Highlights for me: the sequence of five historical essays about the development of science fiction; the three essays basically about sf and sex (dressed up as "feminist theory", "queer theory" and "gender"); and Ken MacLeod's broad survey of sf and politics. I also felt that Andrew Butler's essay on "post-modernism and science fiction" succeeded by critically examining postmodernism as a concept, so that I felt I had learnt something at the end of it. Mark Bould's essay on sf in films and TV is also very good but runs out of steam in about 1970.

Two assertions that made me think: Ken MacLeod - a writer with things to say about religion? Alien - like "Bloodchild", a pregnant man story?

Low points: Istvan Csicsery-Ronay's essay on Marxist theory and science fiction is without redeeming features. The only interesting bit, his discussion of Jameson, is covered much better by Butler two chapters on. Several of the other chapters spurred me to think that had I the time and library resources I would have liked to try and do a better job.

General bias: Well, one can quibble about the omissions (graphic novels; Christopher Priest) but the top four names in the index, ranked by numbers of cross-references, are Heinlein, Le Guin, Wells and Asimov, which seems to me pretty fair. Given the collection's emphasis on issues of sex and sexuality, it's not so very surprising to find Joanna Russ in fifth place, but she is followed by the firmly traditional choices of John W. Campbell, Arthur C. Clarke, Philip K. Dick, and E.E. "Doc" Smith. I would have thought that fans who want to read more broadly about sf, but feel alienated by the Clute lit-crit stuff (as I saw it referred to somewhere; I am not among this number), will find enough in this book to make them feel they got their money's worth. ( )
  nwhyte | Sep 18, 2005 |
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Författarens namnRollTyp av författareVerk?Status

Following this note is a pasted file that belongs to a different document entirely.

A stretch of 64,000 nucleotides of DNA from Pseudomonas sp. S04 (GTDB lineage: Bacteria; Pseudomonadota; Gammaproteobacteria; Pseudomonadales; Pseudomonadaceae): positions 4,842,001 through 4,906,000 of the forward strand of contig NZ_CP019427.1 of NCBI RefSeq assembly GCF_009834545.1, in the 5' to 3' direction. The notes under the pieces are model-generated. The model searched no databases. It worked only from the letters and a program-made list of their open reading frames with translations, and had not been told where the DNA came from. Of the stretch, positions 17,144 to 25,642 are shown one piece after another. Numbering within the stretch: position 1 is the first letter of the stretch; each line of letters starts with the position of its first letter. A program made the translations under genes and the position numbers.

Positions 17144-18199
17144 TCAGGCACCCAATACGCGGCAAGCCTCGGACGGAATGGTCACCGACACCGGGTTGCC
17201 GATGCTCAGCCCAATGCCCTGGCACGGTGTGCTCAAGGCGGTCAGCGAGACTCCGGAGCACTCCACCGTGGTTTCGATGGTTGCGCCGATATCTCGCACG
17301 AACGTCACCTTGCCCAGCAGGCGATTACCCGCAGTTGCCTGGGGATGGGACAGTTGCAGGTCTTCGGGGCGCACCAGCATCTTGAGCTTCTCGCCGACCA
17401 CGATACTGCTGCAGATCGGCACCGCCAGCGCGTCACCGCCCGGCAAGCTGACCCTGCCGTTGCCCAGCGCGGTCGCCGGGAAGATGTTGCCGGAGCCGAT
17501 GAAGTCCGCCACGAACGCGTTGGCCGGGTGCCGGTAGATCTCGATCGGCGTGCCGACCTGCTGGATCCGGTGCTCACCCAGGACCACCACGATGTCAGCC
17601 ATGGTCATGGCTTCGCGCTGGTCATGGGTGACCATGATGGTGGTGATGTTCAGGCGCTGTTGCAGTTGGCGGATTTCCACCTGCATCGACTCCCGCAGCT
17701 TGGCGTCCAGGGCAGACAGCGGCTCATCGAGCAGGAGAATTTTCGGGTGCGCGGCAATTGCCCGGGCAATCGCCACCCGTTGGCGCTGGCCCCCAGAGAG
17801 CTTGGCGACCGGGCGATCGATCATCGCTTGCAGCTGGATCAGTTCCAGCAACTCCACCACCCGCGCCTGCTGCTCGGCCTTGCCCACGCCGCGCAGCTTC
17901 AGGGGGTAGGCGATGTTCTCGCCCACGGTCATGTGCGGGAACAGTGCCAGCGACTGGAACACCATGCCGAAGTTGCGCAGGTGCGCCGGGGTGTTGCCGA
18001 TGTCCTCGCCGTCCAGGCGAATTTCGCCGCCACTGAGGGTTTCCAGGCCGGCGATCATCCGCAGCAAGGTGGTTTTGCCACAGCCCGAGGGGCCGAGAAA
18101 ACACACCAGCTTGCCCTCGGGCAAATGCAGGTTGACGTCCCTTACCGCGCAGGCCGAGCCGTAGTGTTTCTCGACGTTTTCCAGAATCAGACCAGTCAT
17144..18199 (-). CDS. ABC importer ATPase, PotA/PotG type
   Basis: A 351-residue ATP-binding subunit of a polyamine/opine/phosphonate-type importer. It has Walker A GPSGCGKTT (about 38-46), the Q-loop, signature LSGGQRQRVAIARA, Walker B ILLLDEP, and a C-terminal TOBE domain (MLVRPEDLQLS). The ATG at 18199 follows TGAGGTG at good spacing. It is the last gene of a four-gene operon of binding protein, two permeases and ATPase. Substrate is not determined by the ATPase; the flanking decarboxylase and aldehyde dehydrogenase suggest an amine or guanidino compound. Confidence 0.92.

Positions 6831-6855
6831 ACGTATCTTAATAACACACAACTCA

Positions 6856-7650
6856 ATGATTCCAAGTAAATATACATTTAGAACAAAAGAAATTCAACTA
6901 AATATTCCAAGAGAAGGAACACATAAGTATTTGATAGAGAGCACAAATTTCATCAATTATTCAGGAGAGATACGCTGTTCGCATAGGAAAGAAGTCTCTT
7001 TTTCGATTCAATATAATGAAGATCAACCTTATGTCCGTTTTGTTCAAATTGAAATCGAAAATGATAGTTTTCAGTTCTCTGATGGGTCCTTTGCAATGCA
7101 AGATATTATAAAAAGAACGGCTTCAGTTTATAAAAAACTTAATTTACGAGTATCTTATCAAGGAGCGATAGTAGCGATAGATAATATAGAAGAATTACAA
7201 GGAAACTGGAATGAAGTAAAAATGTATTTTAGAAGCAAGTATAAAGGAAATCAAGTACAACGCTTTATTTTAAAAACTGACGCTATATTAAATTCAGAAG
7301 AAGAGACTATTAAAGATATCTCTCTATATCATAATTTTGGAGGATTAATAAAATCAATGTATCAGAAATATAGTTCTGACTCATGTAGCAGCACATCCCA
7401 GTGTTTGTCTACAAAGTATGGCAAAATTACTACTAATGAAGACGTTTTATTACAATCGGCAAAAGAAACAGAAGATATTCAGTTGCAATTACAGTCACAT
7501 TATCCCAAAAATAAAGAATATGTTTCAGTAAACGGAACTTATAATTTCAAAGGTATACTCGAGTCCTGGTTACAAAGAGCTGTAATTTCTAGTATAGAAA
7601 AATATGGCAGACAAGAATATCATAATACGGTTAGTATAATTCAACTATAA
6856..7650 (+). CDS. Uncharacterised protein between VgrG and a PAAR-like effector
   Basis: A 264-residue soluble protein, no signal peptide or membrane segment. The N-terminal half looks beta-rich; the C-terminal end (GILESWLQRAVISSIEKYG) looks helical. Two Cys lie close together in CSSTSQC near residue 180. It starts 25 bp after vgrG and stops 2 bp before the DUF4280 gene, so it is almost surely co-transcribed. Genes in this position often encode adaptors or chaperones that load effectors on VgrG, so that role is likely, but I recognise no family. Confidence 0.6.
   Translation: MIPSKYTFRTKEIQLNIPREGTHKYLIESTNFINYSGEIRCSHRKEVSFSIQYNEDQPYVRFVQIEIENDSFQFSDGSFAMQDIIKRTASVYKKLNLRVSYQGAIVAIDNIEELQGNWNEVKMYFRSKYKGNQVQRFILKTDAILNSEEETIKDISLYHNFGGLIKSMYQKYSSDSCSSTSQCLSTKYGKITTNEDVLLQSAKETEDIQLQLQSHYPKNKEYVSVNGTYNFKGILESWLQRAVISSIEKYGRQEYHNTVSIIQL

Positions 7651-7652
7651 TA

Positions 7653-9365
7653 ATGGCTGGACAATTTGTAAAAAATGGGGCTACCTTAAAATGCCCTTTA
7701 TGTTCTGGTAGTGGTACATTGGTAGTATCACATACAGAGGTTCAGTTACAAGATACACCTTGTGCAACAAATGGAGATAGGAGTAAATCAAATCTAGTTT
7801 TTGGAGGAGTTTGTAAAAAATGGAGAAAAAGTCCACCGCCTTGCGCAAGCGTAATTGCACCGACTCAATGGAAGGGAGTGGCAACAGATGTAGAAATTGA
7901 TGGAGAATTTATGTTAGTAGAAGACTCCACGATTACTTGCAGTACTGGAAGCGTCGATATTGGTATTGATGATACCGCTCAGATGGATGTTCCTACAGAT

James, EdwardRedaktörprimär författarealla utgåvorbekräftat
Mendlesohn, FarahRedaktörhuvudförfattarealla utgåvorbekräftat
Attebery, BrianBidragsgivaremedförfattarealla utgåvorbekräftat
Bould, MarkBidragsgivaremedförfattarealla utgåvorbekräftat
Broderick, DamienBidragsgivaremedförfattarealla utgåvorbekräftat
Butler, Andrew M.Bidragsgivaremedförfattarealla utgåvorbekräftat
Clute, JohnBidragsgivaremedförfattarealla utgåvorbekräftat
Cramer, KathrynBidragsgivaremedförfattarealla utgåvorbekräftat
Csicsery-Ronay, Istvan, Jr.Bidragsgivaremedförfattarealla utgåvorbekräftat
Duncan, AndyBidragsgivaremedförfattarealla utgåvorbekräftat
Hollinger, VeronicaBidragsgivaremedförfattarealla utgåvorbekräftat
James, EdwardBidragsgivaremedförfattarealla utgåvorbekräftat
Jones, GwynethBidragsgivaremedförfattarealla utgåvorbekräftat
Leonard, Elisabeth AnneBidragsgivaremedförfattarealla utgåvorbekräftat
Levy, MichaelBidragsgivaremedförfattarealla utgåvorbekräftat
MacLeod, KenBidragsgivaremedförfattarealla utgåvorbekräftat
Mendlesohn, FarahBidragsgivaremedförfattarealla utgåvorbekräftat
Merrick, HelenBidragsgivaremedförfattarealla utgåvorbekräftat
Pearson, WendyBidragsgivaremedförfattarealla utgåvorbekräftat
Slonczewski, JoanBidragsgivaremedförfattarealla utgåvorbekräftat
Stableford, BrianBidragsgivaremedförfattarealla utgåvorbekräftat
Westfahl, GaryBidragsgivaremedförfattarealla utgåvorbekräftat
Wolfe, Gary K.Bidragsgivaremedförfattarealla utgåvorbekräftat
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Science fiction is at the intersection of numerous fields. It is literature which draws on popular culture, and engages in speculation about science, history, and all varieties of social relations. This volume brings together essays by scholars and practitioners of science fiction, which look at the genre from different angles. It examines science fiction from Thomas More to the present day; and introduces important critical approaches (including Marxism, postmodernism, feminism and queer theory).